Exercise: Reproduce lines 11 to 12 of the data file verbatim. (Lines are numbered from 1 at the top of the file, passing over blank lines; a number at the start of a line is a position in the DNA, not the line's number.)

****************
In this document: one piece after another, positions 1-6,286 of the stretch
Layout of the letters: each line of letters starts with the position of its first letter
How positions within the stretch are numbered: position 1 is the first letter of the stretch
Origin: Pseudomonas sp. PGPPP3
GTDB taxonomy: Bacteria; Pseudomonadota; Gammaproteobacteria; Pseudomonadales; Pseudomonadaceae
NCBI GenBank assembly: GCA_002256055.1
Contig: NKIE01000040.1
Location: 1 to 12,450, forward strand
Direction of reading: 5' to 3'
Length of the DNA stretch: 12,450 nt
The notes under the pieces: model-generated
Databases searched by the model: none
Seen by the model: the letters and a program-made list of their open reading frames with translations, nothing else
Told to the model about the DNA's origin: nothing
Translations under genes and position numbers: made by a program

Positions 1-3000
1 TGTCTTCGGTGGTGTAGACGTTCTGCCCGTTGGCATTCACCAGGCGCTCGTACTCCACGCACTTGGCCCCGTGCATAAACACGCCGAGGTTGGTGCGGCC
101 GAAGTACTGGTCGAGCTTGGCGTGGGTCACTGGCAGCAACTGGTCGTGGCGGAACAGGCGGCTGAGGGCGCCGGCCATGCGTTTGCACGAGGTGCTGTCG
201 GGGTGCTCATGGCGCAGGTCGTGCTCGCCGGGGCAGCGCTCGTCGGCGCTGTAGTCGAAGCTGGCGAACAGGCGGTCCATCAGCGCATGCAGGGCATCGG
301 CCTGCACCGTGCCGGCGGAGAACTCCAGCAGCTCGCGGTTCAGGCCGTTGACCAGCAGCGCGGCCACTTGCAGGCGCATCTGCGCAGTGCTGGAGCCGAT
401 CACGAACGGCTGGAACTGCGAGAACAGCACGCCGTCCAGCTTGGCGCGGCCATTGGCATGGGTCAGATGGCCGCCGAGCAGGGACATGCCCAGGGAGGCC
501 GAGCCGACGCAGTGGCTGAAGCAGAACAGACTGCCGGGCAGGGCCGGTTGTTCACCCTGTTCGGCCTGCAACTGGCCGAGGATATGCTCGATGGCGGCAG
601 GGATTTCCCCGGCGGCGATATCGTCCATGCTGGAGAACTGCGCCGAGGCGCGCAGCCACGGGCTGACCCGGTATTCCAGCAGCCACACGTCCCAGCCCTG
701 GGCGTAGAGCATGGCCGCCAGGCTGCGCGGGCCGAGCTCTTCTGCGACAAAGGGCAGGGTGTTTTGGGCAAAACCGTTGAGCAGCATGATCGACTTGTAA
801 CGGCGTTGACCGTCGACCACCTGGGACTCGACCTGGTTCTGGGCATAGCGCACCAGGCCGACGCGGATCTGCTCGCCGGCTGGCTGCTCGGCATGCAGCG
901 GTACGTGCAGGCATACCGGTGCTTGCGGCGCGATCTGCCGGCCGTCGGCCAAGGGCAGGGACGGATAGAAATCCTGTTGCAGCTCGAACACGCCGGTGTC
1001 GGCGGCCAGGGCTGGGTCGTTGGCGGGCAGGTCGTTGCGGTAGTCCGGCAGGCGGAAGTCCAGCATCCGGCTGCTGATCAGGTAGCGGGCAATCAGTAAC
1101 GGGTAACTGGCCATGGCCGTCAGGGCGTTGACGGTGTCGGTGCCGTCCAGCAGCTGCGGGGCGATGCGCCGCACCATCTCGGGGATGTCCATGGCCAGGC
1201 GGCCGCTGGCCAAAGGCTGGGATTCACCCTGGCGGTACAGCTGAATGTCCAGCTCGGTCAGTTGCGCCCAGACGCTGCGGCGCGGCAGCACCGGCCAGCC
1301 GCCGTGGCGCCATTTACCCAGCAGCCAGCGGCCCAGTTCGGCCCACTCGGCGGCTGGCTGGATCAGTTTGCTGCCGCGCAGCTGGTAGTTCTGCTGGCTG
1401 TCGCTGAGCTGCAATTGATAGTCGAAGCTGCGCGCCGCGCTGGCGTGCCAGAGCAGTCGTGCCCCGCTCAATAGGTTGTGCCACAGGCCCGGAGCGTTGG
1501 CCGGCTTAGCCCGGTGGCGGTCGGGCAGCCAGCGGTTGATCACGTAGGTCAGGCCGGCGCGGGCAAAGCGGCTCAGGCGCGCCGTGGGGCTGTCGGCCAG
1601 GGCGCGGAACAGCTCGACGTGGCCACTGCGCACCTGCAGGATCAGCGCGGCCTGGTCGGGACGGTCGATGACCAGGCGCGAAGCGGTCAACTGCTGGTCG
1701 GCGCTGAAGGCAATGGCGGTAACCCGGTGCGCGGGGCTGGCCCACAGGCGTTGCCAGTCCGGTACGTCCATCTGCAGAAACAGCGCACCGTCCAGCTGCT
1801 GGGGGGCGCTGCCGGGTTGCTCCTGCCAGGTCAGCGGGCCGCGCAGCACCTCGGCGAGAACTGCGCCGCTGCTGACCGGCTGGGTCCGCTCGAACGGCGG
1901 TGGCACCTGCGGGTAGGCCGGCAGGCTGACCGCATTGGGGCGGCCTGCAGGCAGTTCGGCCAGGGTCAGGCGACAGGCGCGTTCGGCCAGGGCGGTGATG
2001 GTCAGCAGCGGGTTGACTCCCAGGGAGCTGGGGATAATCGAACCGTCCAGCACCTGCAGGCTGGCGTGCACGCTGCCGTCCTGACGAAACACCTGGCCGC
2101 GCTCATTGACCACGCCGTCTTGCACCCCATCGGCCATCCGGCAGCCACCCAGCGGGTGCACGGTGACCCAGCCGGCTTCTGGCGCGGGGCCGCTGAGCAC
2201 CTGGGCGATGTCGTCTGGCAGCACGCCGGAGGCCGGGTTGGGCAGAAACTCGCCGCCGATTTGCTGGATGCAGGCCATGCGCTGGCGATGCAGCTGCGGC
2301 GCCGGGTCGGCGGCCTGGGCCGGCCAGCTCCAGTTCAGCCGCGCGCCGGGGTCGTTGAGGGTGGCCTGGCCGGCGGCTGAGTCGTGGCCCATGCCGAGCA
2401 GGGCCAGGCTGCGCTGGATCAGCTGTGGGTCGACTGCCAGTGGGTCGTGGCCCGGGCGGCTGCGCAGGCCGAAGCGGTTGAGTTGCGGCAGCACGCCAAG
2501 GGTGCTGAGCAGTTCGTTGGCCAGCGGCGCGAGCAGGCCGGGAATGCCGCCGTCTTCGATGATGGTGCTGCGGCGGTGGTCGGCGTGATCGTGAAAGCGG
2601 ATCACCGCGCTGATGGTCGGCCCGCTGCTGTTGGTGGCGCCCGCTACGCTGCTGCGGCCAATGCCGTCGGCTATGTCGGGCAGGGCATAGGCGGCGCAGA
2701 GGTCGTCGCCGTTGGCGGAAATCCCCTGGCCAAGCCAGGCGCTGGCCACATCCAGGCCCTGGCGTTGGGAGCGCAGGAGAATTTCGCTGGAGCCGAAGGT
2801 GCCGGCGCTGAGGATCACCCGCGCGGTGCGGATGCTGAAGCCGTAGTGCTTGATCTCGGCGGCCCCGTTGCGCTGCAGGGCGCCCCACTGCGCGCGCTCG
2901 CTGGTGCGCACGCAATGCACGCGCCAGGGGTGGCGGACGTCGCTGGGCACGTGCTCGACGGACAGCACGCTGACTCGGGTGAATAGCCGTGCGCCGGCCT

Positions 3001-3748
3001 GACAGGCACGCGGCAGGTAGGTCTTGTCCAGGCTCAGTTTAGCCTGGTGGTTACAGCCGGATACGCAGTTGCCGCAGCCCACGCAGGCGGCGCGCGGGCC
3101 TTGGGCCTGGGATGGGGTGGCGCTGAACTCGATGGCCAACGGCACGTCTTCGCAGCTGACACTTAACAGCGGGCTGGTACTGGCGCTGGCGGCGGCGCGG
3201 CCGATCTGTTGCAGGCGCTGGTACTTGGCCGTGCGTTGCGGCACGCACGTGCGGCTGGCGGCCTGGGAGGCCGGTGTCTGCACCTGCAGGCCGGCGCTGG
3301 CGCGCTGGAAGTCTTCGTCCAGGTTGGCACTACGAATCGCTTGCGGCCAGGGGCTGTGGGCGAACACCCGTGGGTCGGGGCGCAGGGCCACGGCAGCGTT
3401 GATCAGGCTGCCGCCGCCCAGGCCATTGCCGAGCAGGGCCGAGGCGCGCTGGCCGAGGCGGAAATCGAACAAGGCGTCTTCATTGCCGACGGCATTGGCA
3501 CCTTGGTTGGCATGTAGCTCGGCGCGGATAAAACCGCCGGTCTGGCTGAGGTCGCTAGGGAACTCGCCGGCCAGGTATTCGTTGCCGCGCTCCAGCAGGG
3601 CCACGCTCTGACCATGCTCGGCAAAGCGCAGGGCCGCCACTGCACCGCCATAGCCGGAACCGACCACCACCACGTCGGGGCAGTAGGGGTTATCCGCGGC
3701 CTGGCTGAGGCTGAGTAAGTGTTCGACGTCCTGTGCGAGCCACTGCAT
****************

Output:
The notes under the pieces: model-generated
Databases searched by the model: none